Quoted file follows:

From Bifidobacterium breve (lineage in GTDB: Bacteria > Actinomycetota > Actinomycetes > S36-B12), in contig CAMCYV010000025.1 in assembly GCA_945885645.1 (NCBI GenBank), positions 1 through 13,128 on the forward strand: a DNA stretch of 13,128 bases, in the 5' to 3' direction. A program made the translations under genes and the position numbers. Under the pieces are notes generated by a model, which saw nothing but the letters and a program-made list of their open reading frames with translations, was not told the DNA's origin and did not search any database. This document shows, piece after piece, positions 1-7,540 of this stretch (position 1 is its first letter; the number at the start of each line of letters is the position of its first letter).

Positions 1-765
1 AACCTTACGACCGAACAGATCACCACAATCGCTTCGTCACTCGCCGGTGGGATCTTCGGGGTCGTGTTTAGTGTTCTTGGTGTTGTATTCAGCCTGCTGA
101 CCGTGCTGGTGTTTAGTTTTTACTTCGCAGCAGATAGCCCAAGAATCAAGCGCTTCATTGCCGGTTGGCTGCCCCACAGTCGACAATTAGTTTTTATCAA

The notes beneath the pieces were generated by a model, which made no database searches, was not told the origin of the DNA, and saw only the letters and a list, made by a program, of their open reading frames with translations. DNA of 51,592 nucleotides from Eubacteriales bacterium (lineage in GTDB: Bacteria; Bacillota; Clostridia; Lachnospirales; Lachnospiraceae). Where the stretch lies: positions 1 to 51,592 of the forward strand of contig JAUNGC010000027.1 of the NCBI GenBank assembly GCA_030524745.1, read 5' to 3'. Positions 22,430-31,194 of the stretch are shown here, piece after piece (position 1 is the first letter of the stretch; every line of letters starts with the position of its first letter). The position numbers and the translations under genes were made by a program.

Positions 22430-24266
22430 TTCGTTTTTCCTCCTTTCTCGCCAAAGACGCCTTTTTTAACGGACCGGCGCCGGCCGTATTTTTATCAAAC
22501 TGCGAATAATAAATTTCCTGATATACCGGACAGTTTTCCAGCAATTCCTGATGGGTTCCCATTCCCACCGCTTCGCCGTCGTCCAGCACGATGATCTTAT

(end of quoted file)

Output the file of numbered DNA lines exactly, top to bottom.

From Bifidobacterium breve (lineage in GTDB: Bacteria > Actinomycetota > Actinomycetes > S36-B12), in contig CAMCYV010000025.1 in assembly GCA_945885645.1 (NCBI GenBank), positions 1 through 13,128 on the forward strand: a DNA stretch of 13,128 bases, in the 5' to 3' direction. A program made the translations under genes and the position numbers. Under the pieces are notes generated by a model, which saw nothing but the letters and a program-made list of their open reading frames with translations, was not told the DNA's origin and did not search any database. This document shows, piece after piece, positions 1-7,540 of this stretch (position 1 is its first letter; the number at the start of each line of letters is the position of its first letter).

Positions 1-765
1 AACCTTACGACCGAACAGATCACCACAATCGCTTCGTCACTCGCCGGTGGGATCTTCGGGGTCGTGTTTAGTGTTCTTGGTGTTGTATTCAGCCTGCTGA
101 CCGTGCTGGTGTTTAGTTTTTACTTCGCAGCAGATAGCCCAAGAATCAAGCGCTTCATTGCCGGTTGGCTGCCCCACAGTCGACAATTAGTTTTTATCAA

The notes beneath the pieces were generated by a model, which made no database searches, was not told the origin of the DNA, and saw only the letters and a list, made by a program, of their open reading frames with translations. DNA of 51,592 nucleotides from Eubacteriales bacterium (lineage in GTDB: Bacteria; Bacillota; Clostridia; Lachnospirales; Lachnospiraceae). Where the stretch lies: positions 1 to 51,592 of the forward strand of contig JAUNGC010000027.1 of the NCBI GenBank assembly GCA_030524745.1, read 5' to 3'. Positions 22,430-31,194 of the stretch are shown here, piece after piece (position 1 is the first letter of the stretch; every line of letters starts with the position of its first letter). The position numbers and the translations under genes were made by a program.

Positions 22430-24266
22430 TTCGTTTTTCCTCCTTTCTCGCCAAAGACGCCTTTTTTAACGGACCGGCGCCGGCCGTATTTTTATCAAAC
22501 TGCGAATAATAAATTTCCTGATATACCGGACAGTTTTCCAGCAATTCCTGATGGGTTCCCATTCCCACCGCTTCGCCGTCGTCCAGCACGATGATCTTAT